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G1 Climax match rankings and recommendations (Nights 1-5)


Hey folks! The G1 Climax is approximately one quarter done and I thought I'd give you a quick rundown of the matches that have happened thus far to let you know if they're worth your time or not. I've got a very simple five point scale laid out where a 1 is total skip, 2 you can probably skip unless you love one of the dudes in it, 3 is a match that's worth watching but not necessarily worth making time for, a 4 is a solid recommendation to make time for if you can, and a 5 is a must-watch.

Mind you, these are not star ratings. They're not meant to be absolute ratings in any sense, but rather a simple (and hopefully sensible) way to determine if a match is worth your time. A one is not necessarily a bad match, but rather just one I feel like you're best off skipping. I have my biases (sorry, fans of Goto and Okada!), of course, but hopefully I can make it easy for you to adjust for them.

Night 1 (A Block, July 18th)

Hiroyoshi Tenzan vs. Tomohiro Ishii (4): Old Man Tenzan has said this is his last G1, and that he intends to go out on a high note. Well, this match is certainly a high note. Despite being as broken down as he is, Tenzan shows an Undertaker-esque ability to will his body into ignoring the damage to have great matches a few times a year, and this is one of them. A very strong 4, this one.

Tama Tonga vs. Togi Makabe (1): Whether it was a failure of chemistry or simply an off night, this one just did not come together. Skip.

Bad Luck Fale vs. Hirooki Goto (2): A well structured and well executed but inessential David and Goliath story, this one. If you're a fan of either man or simply of matches where a smaller man has to attempt to slowly chop his bigger opponent down to size, you'll enjoy it.

Hiroshi Tanahashi vs. SANADA (4): This one suffers from a bit of New Japan Main Event Disease, where the early match is kind of perfunctory and meandering, but it heated up more than enough for me to give a solid recommendation.

Kazuchika Okada vs. Naomichi Marufuji (3): Marufuji put in a tour de force performance here, working Okada's arm and delivering his trademark innovative offense in ways that built logically on that limbwork. Okada was also there. More seriously, I commend the would-be new Ace for letting Marufuji take him away from his usual gameplan in places, but the sheer amount of times he tried to use the injured arm on the attack forces me to ding a match that I otherwise quite enjoyed down to a 3.

Night 2 (B Block, July 22nd)

Katsuhiko Nakajima vs. Toru Yano (2): If you've watched New Japan for a while, you'll know that there are two kinds of Toru Yano matches-- matches where his shenanigans are executed to perfection and he strings them together in increasingly clever and fun ways, and matches where he takes it easy and just does a sort of "greatest hits" collection of trickery. This is one of the latter, so unless you're as big of a fan of the sublime master thief as I am, you can take a pass.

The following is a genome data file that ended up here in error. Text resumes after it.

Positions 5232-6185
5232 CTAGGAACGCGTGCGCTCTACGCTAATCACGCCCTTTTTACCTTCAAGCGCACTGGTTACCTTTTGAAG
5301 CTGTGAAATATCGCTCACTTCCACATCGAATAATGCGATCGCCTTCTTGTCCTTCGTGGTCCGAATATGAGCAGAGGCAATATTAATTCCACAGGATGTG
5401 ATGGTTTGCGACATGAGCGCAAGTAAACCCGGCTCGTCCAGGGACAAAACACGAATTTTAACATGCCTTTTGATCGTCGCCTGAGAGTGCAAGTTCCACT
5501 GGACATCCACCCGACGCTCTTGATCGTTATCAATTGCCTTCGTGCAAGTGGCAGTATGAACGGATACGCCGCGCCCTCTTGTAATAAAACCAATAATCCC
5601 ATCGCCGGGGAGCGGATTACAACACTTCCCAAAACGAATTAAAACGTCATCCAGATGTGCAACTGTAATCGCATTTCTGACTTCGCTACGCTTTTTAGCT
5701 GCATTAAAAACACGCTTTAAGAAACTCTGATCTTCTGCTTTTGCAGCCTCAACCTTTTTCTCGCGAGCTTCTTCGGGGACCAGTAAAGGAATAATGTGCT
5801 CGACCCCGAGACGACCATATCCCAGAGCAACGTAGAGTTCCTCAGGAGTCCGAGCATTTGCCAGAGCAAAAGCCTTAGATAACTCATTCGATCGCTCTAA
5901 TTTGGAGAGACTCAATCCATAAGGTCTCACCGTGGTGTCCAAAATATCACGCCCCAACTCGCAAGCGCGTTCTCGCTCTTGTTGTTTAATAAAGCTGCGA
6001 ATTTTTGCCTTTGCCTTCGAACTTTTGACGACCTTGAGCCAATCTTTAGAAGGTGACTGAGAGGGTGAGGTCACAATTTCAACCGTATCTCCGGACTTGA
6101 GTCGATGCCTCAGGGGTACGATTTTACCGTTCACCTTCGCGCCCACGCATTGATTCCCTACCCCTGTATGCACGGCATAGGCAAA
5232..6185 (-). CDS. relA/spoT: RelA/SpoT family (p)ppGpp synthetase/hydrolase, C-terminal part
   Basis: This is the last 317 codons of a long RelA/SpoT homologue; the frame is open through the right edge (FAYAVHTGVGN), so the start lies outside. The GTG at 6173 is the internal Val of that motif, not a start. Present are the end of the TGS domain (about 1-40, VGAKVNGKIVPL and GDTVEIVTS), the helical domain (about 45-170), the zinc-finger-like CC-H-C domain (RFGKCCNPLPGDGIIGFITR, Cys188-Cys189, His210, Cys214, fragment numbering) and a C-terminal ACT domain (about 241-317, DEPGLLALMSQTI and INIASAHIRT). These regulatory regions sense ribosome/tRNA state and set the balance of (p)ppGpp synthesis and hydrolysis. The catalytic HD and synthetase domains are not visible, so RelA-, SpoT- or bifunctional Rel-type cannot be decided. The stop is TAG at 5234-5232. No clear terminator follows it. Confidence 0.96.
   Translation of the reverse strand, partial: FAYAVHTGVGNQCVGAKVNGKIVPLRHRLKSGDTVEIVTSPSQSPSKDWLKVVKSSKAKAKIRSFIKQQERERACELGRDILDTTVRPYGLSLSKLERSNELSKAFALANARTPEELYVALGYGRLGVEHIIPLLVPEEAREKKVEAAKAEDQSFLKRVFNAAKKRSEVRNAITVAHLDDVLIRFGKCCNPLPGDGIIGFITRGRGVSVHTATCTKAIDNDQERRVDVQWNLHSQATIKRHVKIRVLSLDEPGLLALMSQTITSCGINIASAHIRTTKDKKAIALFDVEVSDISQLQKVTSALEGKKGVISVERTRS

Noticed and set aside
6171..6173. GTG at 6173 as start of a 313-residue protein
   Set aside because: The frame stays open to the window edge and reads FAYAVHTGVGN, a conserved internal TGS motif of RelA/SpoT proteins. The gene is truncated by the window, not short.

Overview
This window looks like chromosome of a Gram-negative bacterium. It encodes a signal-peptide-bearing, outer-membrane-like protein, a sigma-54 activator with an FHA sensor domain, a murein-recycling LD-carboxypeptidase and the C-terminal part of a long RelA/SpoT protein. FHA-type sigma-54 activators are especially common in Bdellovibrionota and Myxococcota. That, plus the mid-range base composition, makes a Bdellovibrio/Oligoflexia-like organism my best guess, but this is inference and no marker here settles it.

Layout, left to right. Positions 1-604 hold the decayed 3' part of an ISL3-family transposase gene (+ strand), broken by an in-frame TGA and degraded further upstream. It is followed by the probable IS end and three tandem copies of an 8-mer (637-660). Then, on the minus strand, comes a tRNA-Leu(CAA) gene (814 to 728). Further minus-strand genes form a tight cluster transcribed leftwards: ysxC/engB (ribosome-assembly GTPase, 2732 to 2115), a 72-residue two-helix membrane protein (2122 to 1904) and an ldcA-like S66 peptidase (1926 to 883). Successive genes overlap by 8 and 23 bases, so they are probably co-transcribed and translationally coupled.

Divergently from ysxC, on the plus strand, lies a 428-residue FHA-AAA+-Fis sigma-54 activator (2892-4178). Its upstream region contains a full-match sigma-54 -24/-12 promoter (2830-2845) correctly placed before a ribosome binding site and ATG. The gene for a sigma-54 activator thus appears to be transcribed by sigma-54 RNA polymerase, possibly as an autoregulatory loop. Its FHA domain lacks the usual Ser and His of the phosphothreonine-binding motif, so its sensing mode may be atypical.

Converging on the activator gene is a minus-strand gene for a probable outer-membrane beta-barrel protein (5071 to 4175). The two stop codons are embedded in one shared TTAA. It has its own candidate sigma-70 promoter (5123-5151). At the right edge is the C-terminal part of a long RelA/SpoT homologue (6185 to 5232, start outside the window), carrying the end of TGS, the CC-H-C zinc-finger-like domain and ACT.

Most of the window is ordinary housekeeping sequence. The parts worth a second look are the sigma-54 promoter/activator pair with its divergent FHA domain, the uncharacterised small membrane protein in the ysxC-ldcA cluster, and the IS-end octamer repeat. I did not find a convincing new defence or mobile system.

Kenny Omega vs. YOSHI-HASHI (4): Kenny Omega commented on his entrance that there would be no "funny stuff" in this one, and he delivered, giving YOSHI-HASHI exactly the kind of platform he needed to prove that he deserves his spot here in the G1.

EVIL vs. Michael Elgin (3): This was in large part an enjoyable HOSS fight, but it became clear pretty quickly that both guys were holding stuff back for an IWGP Intercontinental Championship match sometime later. While that match will likely be incredible, this one was merely pretty good.

Tetsuya Naito vs. Yuji Nagata (4): I really liked this one, built around the story that once Nagata dropkicked Naito in the leg, the Ingobernable One decided to return the favor to the old man. He spent the whole match working Nagata's leg over only to eventually get caught by Nagata, who had more left in the tank than Naito could ever have expected.

Katsuyori Shibata vs. Tomoaki Honma (3): Another match marred by both men seemingly holding back. They had an excellent match for Shibata's NEVER Openweight Championship back at Kizuna Road, but lightning just refused to strike twice. Not bad, but a relative disappointment.

Night 3 (July 23rd, A Block)

Hiroyoshi Tenzan vs. Tama Tonga (1): Unfortunately, there's only so much gas in the tank and even with the better part of a week off to recharge, Tenzan couldn't make the magic happen again.

Hirooki Goto vs. Tomohiro Ishii (2): Like a lot of Goto matches, this was well executed but simply didn't grab me. I'm probably going a little low on it here as a result, but I just don't feel like I can recommend it more than his night one match against Fale.